KJIPUKTUK (Halifax) –The report from the Commission on Inclusive Education arrived with much fanfare and hope for positive change in Nova Scotia’s classrooms. Teachers, parents and advocates have been calling for needed reforms to the inclusive education system for many years, so the creation of the commission was viewed as a rare glimmer of hope stemming from Bill 75.
Based on extensive research, comprehensive consultation and sound methodology, the inclusive education report received solid reviews from stakeholders and created some optimism that many of the chronic issues facing students and teachers would soon be addressed.
Moreover, the roadmap presented in the report was costed, and structured in such a way that each phase could be implemented over a period of several years ensuring sustainability. In many respects, it was an exemplary showing of how teachers and government can partner to determine innovative, responsible and cost-effective solutions to the systemic challenges facing our schools.
Unfortunately, this initial enthusiasm was tempered in June by the McNeil government’s surprise decision to ban new school psychologists and speech language pathologists from belonging to the NSTU on a go forward basis. Made without consultation, this unilateral action creates a professional divide within the system that leaves newly hired specialists with fewer rights and inferior working conditions to their peers in Nova Scotia, and across Canada.
Given that one of the major themes of the inclusive education report was the need to recruit and maintain more school psychologists and speech language pathologists within the public school system, one has to question why the government would chose to create a more toxic working environment for these valuable specialists.
This sentiment has been echoed by the Speech and Hearing Association of Nova Scotia (SHANS) and the Nova Scotia Association of Psychologists (NSAP) who have both written to the Minister of Education in recent weeks to voice their concerns with this decision.
To make matters worse the government has on numerous occasions provided conflicting messages while failing to provide any data or analysis to justify the move. It has also remained utterly silent on the fact that New Brunswick’s choice to implement a nearly identical process almost a decade ago decimated that province’s delivery of services and permanently eroded its ability to recruit and retain qualified specialists.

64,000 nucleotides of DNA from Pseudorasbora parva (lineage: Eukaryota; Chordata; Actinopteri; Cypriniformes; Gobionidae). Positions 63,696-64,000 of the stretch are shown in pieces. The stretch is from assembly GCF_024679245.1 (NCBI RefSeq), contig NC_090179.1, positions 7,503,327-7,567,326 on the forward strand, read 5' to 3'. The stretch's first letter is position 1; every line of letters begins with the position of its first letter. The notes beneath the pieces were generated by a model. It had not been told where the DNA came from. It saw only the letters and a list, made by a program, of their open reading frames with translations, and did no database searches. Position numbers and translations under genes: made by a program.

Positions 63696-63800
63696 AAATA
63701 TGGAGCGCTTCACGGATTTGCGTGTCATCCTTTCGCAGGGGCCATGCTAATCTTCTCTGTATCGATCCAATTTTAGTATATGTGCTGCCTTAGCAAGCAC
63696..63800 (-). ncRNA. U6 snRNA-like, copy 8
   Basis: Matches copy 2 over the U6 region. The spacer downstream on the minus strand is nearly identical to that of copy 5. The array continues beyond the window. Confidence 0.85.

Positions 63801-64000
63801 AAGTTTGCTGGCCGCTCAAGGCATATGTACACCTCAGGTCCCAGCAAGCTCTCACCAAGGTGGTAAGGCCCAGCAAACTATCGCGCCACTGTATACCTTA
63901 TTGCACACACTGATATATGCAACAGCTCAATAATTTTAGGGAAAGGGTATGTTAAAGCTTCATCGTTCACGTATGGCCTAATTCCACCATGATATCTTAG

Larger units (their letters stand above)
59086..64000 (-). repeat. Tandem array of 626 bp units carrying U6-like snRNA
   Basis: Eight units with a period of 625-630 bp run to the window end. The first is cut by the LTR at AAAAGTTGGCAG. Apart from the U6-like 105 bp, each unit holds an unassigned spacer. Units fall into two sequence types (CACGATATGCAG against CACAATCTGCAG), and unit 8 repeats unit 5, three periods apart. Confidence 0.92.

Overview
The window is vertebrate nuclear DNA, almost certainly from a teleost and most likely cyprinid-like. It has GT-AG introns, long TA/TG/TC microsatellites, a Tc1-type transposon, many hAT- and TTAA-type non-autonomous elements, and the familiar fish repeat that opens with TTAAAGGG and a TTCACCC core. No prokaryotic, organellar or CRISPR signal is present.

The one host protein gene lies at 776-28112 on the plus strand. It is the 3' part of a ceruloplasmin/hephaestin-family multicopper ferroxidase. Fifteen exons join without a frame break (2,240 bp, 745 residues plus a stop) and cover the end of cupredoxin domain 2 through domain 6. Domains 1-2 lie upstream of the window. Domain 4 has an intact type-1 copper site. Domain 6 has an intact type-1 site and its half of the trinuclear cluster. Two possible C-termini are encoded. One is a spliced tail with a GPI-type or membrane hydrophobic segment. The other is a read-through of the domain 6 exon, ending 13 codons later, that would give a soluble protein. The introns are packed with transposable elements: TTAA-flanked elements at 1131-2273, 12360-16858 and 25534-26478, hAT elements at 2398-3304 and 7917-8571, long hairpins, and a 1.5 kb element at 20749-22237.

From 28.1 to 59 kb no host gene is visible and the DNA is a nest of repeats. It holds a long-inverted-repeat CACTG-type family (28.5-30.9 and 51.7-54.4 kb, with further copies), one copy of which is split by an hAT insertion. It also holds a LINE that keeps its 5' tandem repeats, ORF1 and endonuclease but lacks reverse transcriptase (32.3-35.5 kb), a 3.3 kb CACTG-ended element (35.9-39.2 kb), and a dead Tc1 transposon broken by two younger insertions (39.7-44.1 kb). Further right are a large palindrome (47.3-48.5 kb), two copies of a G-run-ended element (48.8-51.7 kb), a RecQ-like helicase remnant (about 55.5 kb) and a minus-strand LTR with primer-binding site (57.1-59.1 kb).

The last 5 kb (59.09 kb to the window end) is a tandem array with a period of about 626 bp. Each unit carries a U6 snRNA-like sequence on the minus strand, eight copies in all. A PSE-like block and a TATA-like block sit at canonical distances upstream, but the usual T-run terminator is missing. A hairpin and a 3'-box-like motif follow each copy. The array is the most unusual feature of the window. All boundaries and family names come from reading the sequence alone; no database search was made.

Having twice had their rights taken away through legislation by this government through Bills 75 and 72, educators are justifiably apprehensive about this government’s ability to do what’s best for the education system. While government claims it wants to repair its relationship with teachers, this latest action only pours salt on wounds that are far from being healed.
The Nova Scotia Teachers Union has elected a new president, its executive features several new faces and has a new Executive Director. If ever there was a time to demonstrate the willingness to work differently, it is now.
As a co-facilitator of the Inclusion Report, the NSTU recognizes the need to improve service delivery, and how school psychologists and speech language pathologists are deployed within the school system is certainly a focal point in that process. These specialists are brilliant, devoted professionals ready to contribute to needed transformation. The language in the imposed contract that governs their salary and working conditions provides significant leeway for the government, union and specialists to work with and pilot new strategies and processes that better support vulnerable learners while still affirming specialists’ rights as union members.
While the NSTU fundamentally opposes the actions of the government that have thrown these specialists into turmoil and trampled on their collective rights, we acknowledge the potential for collaboration that results in more effective and efficient service delivery that sees more students thriving in classrooms throughout the province.
The call for a collaborative working relationship by the government has been heard. Teachers have established a new corps of leaders who are prepared to forge a new, dynamic partnership. All that remains to be seen is whether the Liberals’ call for a fresh start is authentic or whether their talking points continue to hide a disdain for the rights for teachers and public education.
Paul Wozney is the president, of the Nova Scotia Teachers Union
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